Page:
The U.S. government has been shut down for more than a week now, and some congressional Republicans are cheering the fact that their refusal to pass a clean continuing resolution or budget is preventing agencies like the EPA from protecting public health and welfare.
But only, it seems, when the agency isn’t working on issues important to their districts.
Rep. Steve King (R-IA) said on Wednesday that he didn’t see why EPA couldn’t just continue writing a biofuels standard that the Congressman supports. “I don’t know that a month delay, perhaps, at EPA is something that is going to push us back that far.”
King is a big proponent of biofuels, and Iowa leads the nation in corn-based ethanol production. The industry that has given most to Rep. King over his career is the crop production and processing sector — $373,890.
If the renewable fuels standard requires staff time at the expense of working on carbon rules for power plants, King said, “I’m willing to stall off an EPA rule just to let those coal producers stay in the marketplace.”
However, conservative media and other prominent House Republicans thought the country would be better off without the EPA.
Rep. Marsha Blackburn (R-TN) cheered the fact the agency can’t protect air, water, and public welfare during the shutdown:
There is some good news out of the shutdown, the EPA can't issue new regulations. http://t.co/SsSTDiif2R
— Marsha Blackburn (@MarshaBlackburn) October 1, 2013
Blackburn’s “good news” means that Superfund sites aren’t being cleaned up, basic public health protections won’t be enforced, the Energy Star program has been shut down, and vehicles stop getting tested for mileage ratings, putting automakers in limbo. And yes, essential rulemaking work to protect clean air and water would slow to a crawl.
Fox News echoed the comments last week, according to Media Matters. Co-anchor Dana Perino said that when the public servants at the EPA are “working they’re actually making life hell for millions of Americans.” John Stossel said boldly that “the Earth won’t notice the difference if you shut the EPA for ten years.” Other conservative outlets made jokes about former EPA Administration Lisa Jackson’s email accounts.
Rep. Steve Stockman (R-TX) pointed out that because EPA had to furlough 93.4 percent of its workforce, those public servants were truly “non-essential”:
EPA: 93.4% of our employees are non-essential http://t.co/st43IXg8AD
— Rep. Steve Stockman (@SteveWorks4You) October 1, 2013
The implication being that if staff is categorized as not “excepted,” this really meant that their roles were not necessary.
Before the shutdown, EPA Administrator Gina McCarthy said that essentially the only staff still allowed to work would be there “to keep the lights on and to respond in the event of a significant emergency.” Similarly huge supermajorities have been furloughed at Treasury, Commerce, Education, NASA, Housing and Urban Development, the Federal Election Commission, the Securities and Exchange Commission, the National Science Foundation, the Federal Communications Commission, and the Consumer Products Safety Commission. A helpful interactive infographic of the furloughed percentage of each agency can be viewed here.
Senator Barbara Mikulski (D-MD) said last week that the word “furlough” should more accurately be called “layoff.” Mikulski was at an event with meteorologists from the National Weather Service who can’t work to improve the weather models that all Americans rely on to get their daily weather reports. These furloughs affect workers across the country, in red states and blue states.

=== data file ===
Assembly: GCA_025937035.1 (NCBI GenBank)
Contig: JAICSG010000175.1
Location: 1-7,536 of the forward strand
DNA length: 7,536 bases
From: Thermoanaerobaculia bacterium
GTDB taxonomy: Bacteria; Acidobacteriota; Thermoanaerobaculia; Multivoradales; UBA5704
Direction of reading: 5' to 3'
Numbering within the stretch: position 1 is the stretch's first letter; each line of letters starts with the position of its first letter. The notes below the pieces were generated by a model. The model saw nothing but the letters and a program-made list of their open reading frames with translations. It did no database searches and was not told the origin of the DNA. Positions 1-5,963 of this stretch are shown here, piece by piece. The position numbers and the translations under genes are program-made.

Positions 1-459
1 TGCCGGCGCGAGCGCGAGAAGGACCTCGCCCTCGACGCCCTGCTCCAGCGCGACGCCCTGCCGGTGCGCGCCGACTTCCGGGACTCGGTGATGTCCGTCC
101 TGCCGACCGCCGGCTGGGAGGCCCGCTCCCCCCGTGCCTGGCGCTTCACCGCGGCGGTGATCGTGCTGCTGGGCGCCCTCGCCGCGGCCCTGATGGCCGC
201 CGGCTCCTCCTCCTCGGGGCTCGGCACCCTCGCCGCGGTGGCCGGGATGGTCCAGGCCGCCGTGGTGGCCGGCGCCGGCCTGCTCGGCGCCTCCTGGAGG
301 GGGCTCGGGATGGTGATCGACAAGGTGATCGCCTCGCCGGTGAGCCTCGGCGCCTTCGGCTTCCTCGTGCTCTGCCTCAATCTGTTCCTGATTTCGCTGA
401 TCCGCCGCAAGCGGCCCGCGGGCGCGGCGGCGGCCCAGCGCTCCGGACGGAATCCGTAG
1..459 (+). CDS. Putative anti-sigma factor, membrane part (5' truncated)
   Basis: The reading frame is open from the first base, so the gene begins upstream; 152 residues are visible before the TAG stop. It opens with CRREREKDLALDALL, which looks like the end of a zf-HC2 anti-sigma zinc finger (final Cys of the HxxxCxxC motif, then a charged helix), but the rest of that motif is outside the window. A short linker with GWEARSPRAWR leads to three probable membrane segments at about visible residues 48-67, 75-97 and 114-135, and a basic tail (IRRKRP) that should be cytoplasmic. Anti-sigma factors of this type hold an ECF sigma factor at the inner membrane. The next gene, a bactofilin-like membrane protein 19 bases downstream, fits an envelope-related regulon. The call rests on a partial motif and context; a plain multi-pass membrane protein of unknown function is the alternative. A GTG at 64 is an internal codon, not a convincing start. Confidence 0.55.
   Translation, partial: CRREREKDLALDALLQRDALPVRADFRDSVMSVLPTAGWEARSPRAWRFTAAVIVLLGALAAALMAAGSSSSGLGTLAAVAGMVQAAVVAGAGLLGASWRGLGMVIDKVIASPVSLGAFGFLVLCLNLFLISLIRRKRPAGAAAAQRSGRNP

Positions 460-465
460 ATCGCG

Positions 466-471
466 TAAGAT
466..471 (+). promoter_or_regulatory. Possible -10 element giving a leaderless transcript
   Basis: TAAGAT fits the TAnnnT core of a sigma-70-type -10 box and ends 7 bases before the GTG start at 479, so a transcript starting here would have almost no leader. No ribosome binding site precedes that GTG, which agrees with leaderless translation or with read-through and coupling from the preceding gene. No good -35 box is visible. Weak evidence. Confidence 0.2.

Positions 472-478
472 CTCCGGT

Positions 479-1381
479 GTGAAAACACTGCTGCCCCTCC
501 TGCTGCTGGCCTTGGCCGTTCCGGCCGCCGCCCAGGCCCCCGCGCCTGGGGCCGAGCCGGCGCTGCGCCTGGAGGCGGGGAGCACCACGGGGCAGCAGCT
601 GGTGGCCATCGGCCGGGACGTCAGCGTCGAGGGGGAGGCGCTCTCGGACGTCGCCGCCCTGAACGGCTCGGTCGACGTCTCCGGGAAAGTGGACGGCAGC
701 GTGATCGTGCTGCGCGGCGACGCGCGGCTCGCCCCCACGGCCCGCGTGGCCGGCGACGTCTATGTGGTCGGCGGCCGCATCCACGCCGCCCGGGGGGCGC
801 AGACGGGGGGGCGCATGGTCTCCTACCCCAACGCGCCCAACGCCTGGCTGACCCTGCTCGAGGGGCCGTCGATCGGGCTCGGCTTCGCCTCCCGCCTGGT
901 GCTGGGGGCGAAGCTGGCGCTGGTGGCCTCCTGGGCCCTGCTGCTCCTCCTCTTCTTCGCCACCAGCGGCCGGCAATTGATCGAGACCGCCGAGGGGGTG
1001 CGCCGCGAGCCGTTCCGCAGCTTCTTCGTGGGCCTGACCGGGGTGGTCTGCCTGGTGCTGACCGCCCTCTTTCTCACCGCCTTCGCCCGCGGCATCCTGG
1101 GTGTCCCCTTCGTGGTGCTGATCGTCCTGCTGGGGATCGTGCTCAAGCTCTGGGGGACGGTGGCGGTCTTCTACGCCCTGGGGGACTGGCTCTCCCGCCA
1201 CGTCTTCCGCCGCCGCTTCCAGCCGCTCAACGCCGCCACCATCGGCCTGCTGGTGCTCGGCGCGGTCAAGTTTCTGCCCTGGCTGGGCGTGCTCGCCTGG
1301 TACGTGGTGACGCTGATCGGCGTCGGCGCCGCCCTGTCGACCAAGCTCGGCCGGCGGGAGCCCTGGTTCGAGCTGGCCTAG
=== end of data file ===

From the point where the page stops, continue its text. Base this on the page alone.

Other agencies that have thus far been able to scrape by using money allocated for multiple years, but this week began running out of money to keep staff working. Agencies running out of this “rainy day fund” include: the Department of Energy, the Nuclear Regulatory Commission, the Federal Energy Regulatory Commission, the Oak Ridge National Laboratory, and the entire federal judiciary system, including the Supreme Court.
Fox News anchors had more to say on this topic as well, with co-anchor Martha MacCallum noting that a “valid” question is “why we need the other 15,000 EPA workers at all.” Elizabeth Hasselbeck asked, if they aren’t considered essential, “why are they there in the first place?”
The League of Conservation Voters has started a petition to call out the network for their comments.
While many conservatives blame the Democrats and say they lament the shutdown, the relief and happiness they show at parts of the government being unable to fulfill their missions reveals the truth: this shutdown isn’t about the budget or Obamacare. It’s about some politicians believing that some forms of public service shouldn’t happen. To them, protecting air, water, and public health is not important or essential. They’ll make a show of getting angry about veterans’ benefits, national parks, and the local government of Washington, D.C. But the end result of playing whack-a-mole with outcries over segments of the U.S. government shutting down ends with a crude approximation of governance that allows polluters to do whatever they please.
Senator Barbara Boxer (D-CA) said Wednesday that Republicans’ piecemeal approach to funding the government leaves out the EPA: “If you look at all their mini-bills, not one of them restored any funding for any agency that comes close to enforcing our environmental protection laws.”
She said under that approach, the EPA would remain shuttered indefinitely.
This approach does not appear to be doing the GOP any favors. Republican party favorability sank to its lowest level on record, according to a Gallup poll released Wednesday.